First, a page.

For people with dementia and Alzheimer's, sundowning syndrome is a common change…
Positive psychology, health, and healing: a mental practice
Cheryl Alvarez, Psy.D.
Adapted by Alzheimer’s Family Center
The World Health Organization defines mental health as “a state of well-being in which the individual realizes his or her own abilities, can cope with the normal stresses of life, can work productively and fruitfully, and is able to make a contribution to his or her community.” According to Dr. Cheryl Alvarez, Psy.D., Director of Outpatient Behavioral Health at Alzheimer’s FamilyCenter (AFC), different stressors can cause deterioration of one’s mental health, including environmental stress, circumstantial stress, biological changes, and health conditions. “The negative effects of stressors include changes in sleeping/eating, reduced ability to cope and increased forgetfulness,” she says. “It can cause a withdrawal from social activities and increased isolation.” She adds that continuous stress can change your brain, affect brain size, structure and how it functions.
The good news is there are four mental practices that can positively impact one’s mental, spiritual, and physical health: an optimistic state of mind, gratitude, meditation and spirituality, and harnessing powerful thoughts for good. These four practices can help lower the impact of stressors resulting in improved health. Here is how you can engage in each practice.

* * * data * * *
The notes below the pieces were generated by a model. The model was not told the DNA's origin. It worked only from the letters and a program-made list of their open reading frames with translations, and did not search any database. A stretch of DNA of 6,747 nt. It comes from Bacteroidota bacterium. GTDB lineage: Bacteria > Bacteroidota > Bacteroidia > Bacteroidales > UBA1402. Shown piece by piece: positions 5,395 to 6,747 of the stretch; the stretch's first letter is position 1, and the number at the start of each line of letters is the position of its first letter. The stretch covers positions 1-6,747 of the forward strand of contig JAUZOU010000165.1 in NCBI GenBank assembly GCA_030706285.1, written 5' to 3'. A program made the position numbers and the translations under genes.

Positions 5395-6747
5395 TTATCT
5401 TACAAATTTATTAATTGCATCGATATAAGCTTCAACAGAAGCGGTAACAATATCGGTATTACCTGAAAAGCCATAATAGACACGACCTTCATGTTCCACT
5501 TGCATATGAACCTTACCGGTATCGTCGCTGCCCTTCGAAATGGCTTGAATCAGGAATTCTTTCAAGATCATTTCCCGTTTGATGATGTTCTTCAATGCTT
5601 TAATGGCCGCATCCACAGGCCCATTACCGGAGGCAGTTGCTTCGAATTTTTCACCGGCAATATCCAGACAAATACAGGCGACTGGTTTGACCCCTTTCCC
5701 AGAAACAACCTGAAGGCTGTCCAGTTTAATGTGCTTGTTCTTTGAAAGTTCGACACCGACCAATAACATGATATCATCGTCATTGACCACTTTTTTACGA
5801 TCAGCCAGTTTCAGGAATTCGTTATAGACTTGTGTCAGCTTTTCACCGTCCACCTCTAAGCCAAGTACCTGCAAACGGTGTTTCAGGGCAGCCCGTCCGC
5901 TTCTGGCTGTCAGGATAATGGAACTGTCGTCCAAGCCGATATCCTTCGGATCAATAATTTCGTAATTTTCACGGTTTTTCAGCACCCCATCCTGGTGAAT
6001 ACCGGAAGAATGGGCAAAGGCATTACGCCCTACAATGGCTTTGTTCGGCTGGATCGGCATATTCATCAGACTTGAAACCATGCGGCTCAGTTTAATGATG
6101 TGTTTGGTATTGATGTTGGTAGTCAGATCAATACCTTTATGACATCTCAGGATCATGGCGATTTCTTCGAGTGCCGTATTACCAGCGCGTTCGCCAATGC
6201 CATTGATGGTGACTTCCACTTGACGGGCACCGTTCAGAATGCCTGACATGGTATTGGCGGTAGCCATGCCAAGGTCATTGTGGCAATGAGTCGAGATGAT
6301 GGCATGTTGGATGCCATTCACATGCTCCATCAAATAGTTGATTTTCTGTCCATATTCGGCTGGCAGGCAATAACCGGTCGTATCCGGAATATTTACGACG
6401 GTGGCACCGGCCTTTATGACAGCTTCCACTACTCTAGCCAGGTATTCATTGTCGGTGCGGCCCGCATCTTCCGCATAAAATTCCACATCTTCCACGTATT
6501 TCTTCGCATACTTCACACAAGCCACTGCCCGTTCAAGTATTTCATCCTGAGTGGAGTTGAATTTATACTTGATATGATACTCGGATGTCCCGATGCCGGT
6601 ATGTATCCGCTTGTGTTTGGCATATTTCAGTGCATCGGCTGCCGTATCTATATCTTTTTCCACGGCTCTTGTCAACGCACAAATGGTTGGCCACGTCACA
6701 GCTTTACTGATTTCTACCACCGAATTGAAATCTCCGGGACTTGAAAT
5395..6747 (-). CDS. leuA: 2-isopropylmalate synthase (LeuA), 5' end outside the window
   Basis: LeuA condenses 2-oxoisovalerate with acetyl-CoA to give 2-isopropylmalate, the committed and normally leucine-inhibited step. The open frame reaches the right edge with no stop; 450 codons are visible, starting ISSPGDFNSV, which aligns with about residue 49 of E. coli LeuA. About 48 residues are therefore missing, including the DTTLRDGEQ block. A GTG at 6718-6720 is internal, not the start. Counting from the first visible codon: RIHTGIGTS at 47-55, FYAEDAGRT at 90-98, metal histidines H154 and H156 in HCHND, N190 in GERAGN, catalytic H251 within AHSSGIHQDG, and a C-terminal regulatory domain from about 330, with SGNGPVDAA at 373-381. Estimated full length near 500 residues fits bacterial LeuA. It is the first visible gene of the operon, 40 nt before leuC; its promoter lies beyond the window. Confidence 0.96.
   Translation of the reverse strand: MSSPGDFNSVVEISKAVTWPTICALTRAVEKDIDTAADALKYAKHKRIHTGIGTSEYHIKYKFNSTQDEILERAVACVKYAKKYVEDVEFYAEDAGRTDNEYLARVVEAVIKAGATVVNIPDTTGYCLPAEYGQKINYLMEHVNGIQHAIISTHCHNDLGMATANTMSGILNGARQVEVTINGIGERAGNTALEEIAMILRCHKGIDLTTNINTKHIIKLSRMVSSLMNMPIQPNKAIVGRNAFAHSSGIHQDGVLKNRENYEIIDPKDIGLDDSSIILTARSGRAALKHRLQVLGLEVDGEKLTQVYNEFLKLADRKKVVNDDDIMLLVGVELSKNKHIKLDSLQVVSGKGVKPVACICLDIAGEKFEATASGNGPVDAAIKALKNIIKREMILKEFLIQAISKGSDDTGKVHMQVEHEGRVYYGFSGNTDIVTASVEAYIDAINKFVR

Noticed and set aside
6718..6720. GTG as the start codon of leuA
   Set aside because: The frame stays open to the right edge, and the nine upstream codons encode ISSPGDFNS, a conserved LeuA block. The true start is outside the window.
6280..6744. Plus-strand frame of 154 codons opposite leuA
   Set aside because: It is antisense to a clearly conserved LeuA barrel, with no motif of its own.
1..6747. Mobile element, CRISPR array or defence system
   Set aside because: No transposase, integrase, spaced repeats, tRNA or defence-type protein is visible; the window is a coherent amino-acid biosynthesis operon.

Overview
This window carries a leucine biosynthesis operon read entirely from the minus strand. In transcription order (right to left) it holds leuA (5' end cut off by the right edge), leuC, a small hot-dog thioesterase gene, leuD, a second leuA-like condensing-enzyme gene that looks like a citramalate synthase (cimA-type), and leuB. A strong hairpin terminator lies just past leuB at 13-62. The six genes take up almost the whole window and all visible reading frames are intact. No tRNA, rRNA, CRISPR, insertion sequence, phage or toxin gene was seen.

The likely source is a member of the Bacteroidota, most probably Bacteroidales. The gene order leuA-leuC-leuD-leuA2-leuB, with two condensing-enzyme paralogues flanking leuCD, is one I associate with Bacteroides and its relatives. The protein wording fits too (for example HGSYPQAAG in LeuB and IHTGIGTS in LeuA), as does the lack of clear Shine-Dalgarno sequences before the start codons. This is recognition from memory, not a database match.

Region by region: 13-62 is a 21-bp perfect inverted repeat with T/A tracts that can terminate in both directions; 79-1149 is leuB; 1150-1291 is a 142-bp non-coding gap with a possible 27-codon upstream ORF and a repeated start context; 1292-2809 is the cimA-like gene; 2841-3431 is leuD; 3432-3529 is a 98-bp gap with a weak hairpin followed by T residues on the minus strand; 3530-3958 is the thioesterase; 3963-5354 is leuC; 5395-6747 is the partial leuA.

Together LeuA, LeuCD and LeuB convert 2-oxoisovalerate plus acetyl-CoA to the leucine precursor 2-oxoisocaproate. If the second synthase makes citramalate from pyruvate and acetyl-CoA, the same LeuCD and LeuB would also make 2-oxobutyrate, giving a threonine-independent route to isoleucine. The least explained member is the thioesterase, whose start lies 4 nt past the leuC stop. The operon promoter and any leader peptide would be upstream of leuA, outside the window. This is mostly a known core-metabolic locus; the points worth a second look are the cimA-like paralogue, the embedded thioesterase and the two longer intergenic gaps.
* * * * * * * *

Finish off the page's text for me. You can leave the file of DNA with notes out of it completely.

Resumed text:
Adopt an optimistic state of mind. “Optimism refers to the general expectation that good things will happen,” Dr. Alvarez notes. Optimistic people have more than just a cheerful disposition-they are more likely to explain negative things that happen in ways that promote coping. Optimists are more likely to see difficult situations as temporary, manageable, and the effect of negative events is more contained. They might see a flight being cancelled as an inconvenient, but temporary delay– not something that ruins the whole trip. Optimists have an 11-15% longer life span, and have greater odds of living past 85 years (Lewina, 2019). Optimists are more likely to engage in physical activity, have fewer cardiovascular illnesses, and improved lung function. Emotionally, optimists have less extreme emotional reactivity, have a faster recovery from acute stressors, and better emotional regulation.
Practicing gratitude has been linked to improved sleep, increased exercise, reduced pain, and lower blood pressure. Gratitude ties into social bonding, reward and stress relief that can lend itself to more generosity, less depression, improves coping with stress and an improvement in social relationships.
Mediation and Spirituality